Landos has produced a pipeline of potentially first-in-class, oral, small molecule therapeutic candidates that aim to address unmet needs for patients with autoimmune disease.

LABP-73 is an oral, small molecule NLRX1 pathway agonist in development for the treatment of asthma and eosinophilic disorders.

Asthma encompasses a wide range of allergic and inflammatory diseases. Severe sub-types of asthma, including both neutrophilic and mixed eosinophilic manifestations, lack effective treatment options.

In preclinical studies to date, LABP-73 decreased TNF and interferon gamma producing CD4+ T cells in vitro and reduced inflammatory responses in multiple animal models of asthma.

We believe that LABP-73, if approved, has the potential to improve on the current treatment options by addressing both epithelial and immune dysfunction to resolve neutrophilic and eosinophilic inflammation, improve pulmonary function and reverse underlying fibrosis.

LABP-66 is an oral, small molecule NLRX1 pathway agonist in development for the treatment of multiple sclerosis (MS) and neurodegenerative disorders.

Multiple sclerosis is a chronic inflammatory, demyelinating and neurodegenerative disorder of the central nervous system.

Progressive MS presents with cortical lesions comprised of activated microglia and an overall increase in microglia in the brain. These microglia, as well as IL-12- and TNF-producing dendritic cells, contribute to direct neuronal damage as well as the ongoing demyelination that disrupts axonal architecture.

In preclinical studies to date, LABP-66 protected against neuronal cell death upon stimulation with oxidative or inflammatory stress as well as deceased expression of inflammatory cytokines in the spinal cord and brain.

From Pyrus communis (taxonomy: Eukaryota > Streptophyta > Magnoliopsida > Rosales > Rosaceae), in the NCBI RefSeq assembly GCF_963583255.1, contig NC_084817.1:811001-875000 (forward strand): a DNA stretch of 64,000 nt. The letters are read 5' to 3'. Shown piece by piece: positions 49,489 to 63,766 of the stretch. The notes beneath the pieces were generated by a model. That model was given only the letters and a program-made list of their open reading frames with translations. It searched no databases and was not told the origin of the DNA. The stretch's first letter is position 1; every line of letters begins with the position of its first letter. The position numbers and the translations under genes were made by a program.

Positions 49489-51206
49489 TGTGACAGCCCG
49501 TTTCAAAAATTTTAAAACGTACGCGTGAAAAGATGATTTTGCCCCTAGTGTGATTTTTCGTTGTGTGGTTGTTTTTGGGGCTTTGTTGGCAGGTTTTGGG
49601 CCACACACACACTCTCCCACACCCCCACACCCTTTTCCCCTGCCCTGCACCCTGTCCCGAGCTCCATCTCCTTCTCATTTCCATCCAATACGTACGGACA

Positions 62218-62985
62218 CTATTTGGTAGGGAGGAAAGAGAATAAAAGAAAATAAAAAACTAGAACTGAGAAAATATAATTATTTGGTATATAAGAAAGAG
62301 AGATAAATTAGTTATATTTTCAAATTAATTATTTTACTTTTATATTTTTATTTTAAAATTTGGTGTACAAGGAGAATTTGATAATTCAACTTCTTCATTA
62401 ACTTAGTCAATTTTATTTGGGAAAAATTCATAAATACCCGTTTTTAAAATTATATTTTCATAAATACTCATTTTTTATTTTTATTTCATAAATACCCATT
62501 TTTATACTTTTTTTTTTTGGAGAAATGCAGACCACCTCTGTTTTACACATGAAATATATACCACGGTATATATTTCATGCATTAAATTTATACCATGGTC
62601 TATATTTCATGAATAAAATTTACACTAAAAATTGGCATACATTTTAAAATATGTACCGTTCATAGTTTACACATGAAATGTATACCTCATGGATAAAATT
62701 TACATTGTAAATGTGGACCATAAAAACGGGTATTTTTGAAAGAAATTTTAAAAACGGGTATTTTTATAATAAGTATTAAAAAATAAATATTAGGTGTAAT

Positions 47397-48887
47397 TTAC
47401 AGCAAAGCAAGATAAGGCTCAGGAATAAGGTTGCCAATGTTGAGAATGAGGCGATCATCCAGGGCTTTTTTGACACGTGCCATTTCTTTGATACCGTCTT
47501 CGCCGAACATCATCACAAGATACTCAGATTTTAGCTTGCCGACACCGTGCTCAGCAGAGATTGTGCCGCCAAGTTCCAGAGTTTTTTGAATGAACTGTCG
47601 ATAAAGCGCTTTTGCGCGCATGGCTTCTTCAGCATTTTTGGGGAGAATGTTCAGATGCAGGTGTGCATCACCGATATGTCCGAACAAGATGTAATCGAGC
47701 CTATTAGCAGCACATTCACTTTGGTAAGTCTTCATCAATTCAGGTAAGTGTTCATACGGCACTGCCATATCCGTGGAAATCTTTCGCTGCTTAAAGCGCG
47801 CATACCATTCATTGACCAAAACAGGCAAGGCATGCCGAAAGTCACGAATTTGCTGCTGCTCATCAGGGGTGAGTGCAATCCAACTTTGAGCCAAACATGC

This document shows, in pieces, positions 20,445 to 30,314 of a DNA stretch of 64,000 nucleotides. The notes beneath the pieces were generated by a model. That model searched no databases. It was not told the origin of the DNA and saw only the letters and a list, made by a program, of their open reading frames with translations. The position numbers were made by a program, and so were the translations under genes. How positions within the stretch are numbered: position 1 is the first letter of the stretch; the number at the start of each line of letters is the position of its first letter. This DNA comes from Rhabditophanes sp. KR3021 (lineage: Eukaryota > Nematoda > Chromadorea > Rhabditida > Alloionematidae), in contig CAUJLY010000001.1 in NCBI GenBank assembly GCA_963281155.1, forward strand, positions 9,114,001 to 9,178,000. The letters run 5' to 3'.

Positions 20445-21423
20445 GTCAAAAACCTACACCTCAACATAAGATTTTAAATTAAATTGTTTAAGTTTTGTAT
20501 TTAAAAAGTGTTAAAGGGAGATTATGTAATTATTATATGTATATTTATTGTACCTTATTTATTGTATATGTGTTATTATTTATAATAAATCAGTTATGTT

We believe LABP-66 may represent a novel approach to addressing an unmet clinical need in neurodegenerative disorders and progressive MS, for which no current therapy slows the progression of cognitive decline and neurological damage.

LABP-69 is an oral, small molecule PLXDC2 pathway agonist in development for the treatment of rheumatoid arthritis (RA), ulcerative colitis and Crohn’s disease.

RA is characterized by swelling and the loss of mobility in joints caused by excessive inflammation and immune cell infiltration into the joint synovium. Activation of PLXDC2 may result in the downregulation of TNF, MCP1 and other cytokines, thereby helping to return the tissue to homeostasis in the deficiency of the native ligand.

LABP-69 aims to increase IL-10 secretion and down-regulate pro-inflammatory signals and angiogenesis. Results in two rodent models of RA demonstrate the role of PLXDC2 and the effect of LABP-69 in abrogating disease severity. LABP-69 is designed to activate PLXDC2 in a broad array of immune and non-immune cells, shifting them towards an anti-inflammatory state and compounding its therapeutic effects.